OKLAHOMA SPACE ALLIANCE

A Chapter of the National Space Society

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Minutes of August Meeting

         Oklahoma Space Alliance held its regular monthly Meeting on August 12 at Earl’s Rib Palace in Moore, Oklahoma. Attending were Mike Hopkins, Claire and Clifford McMurray, Brent Shambaugh, Dave Sheely, Tim Scott, and Syd Henderson. OSA President Steve Swift could not attend the meeting. In his absence, OSA Vice-President David Sheely presided over the meeting.
         Dave provided an Update for this meeting, which covered most of the “What’s Happening In Space” part of the meeting. You can find it here: http://chapters.nss.org/ok/Update1708.pdf. I’ll go over a few highlights.
         Oklahoma University has been awarded a $161,000,000 contract for measuring carbon-based greenhouse gases and plant health with the goal of advancing understanding of the natural carbon cycle. The contract began in July, and is the largest contract in the University’s history. Although there are other carbon-based gases in the atmosphere, the most important for the study are carbon dioxide, methane, and carbon monoxide. [Although carbon monoxide is not itself a greenhouse gas (all greenhouse gases must have at least three atoms, the greenhouse effect coming from resonant effects on the bonds), it is oxidized to carbon dioxide, which is. Water, nitrous oxide, ozone and sulfur dioxide are examples of greenhouse gases that do not contain carbon.] The satellite OU will be developing is the Geostationary Carbon Cycle Observatory (Geocarb) and will continuously monitor the Western Hemisphere.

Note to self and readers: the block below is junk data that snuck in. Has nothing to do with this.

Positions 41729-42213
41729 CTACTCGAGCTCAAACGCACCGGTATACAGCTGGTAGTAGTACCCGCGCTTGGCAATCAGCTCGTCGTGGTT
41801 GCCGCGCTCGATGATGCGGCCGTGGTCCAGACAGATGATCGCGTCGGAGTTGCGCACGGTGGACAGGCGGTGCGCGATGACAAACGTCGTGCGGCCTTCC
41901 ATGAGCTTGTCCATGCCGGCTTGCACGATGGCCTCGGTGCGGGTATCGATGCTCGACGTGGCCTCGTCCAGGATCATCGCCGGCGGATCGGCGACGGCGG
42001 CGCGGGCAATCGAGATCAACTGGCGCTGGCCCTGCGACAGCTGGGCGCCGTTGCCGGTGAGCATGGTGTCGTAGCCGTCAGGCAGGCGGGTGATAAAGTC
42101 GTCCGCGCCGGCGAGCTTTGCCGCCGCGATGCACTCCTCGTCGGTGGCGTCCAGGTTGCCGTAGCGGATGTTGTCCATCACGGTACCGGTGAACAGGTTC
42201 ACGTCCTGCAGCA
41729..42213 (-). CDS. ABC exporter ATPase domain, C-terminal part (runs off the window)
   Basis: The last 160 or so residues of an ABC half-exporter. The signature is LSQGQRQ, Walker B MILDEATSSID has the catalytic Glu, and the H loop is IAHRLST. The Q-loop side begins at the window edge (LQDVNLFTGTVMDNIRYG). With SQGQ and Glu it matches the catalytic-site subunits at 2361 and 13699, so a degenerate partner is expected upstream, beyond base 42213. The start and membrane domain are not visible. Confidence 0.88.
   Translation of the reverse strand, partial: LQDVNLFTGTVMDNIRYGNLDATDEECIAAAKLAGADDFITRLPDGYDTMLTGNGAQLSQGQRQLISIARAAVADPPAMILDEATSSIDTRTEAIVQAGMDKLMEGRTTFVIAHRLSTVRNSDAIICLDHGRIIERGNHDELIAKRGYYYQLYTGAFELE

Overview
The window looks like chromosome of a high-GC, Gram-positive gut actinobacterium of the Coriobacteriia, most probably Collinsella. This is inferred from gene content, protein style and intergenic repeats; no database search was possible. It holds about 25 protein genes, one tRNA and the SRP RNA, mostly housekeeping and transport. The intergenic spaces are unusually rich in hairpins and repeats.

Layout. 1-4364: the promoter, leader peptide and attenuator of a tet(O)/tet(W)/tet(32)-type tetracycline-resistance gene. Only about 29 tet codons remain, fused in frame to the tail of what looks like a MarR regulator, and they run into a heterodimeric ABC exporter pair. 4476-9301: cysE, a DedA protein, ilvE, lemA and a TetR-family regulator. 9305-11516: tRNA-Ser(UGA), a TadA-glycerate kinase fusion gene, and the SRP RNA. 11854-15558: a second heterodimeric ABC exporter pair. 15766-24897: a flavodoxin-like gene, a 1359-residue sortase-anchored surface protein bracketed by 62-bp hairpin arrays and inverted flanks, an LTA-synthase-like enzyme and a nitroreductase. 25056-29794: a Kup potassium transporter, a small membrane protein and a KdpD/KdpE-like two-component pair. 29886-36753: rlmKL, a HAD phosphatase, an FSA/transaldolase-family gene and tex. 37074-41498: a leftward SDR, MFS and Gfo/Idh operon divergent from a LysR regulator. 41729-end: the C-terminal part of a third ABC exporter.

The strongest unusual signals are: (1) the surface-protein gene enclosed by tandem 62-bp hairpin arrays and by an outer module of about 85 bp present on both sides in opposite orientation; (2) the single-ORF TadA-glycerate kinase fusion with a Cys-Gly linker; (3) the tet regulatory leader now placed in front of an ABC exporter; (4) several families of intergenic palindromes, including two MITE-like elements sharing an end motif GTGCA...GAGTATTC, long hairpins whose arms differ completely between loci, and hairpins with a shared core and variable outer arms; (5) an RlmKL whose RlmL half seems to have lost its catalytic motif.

We watched a video on Space Medicine, and a video on the launch of the Soyuz-21.a which carried 73 satellites. The main payload was the Kanopus-V-IK remote sensing satellite; the rest was mostly cubesats.
         We watched a video of Congressman Bridenstine on the Space Renaissance and the return of the Space Council, given at the University of Washington, DC. Different agencies and branches of the government each have their own agenda.[This talk becomes even more important since Bridenstine is slated to be the next head of NASA.]
         Robert Cox is the new Chairman of the OSIDA board.

         Dave: There is a great need for medical research in space. To date, we’ve only sent the healthiest humans into space. Health problems have been minimal so far.
         Some space-manufactured pharmaceuticals have high potential due to their high value per mass. Gold is worth $55 million per metric ton, but some pharmaceuticals are worth over a billion dollars per metric ton. [An aside: a metric ton is about 2205 pounds, or about ten percent larger than a short ton.]
         Clifford: Manufacturing aboard the Space Station has problems due to vibrations, since it is a crewed vehicle.
         A Google search revealed only one program in Space Medicine at any University, namely Baylor University.
         Cislunar Explorers will launch a cube sat beyond low-earth orbit.

         We have $1058.26 in checking and $267 in cash.
         We need a list of paying members for approval of bylaws. Proposed bylaws will be sent by e-mail.

--Minutes by OSA Secretary Syd Henderson

Contact person for Oklahoma Space Alliance is Claire McMurray.
PO Box 1003
Norman, OK 73070
Webmaster is Syd Henderson.

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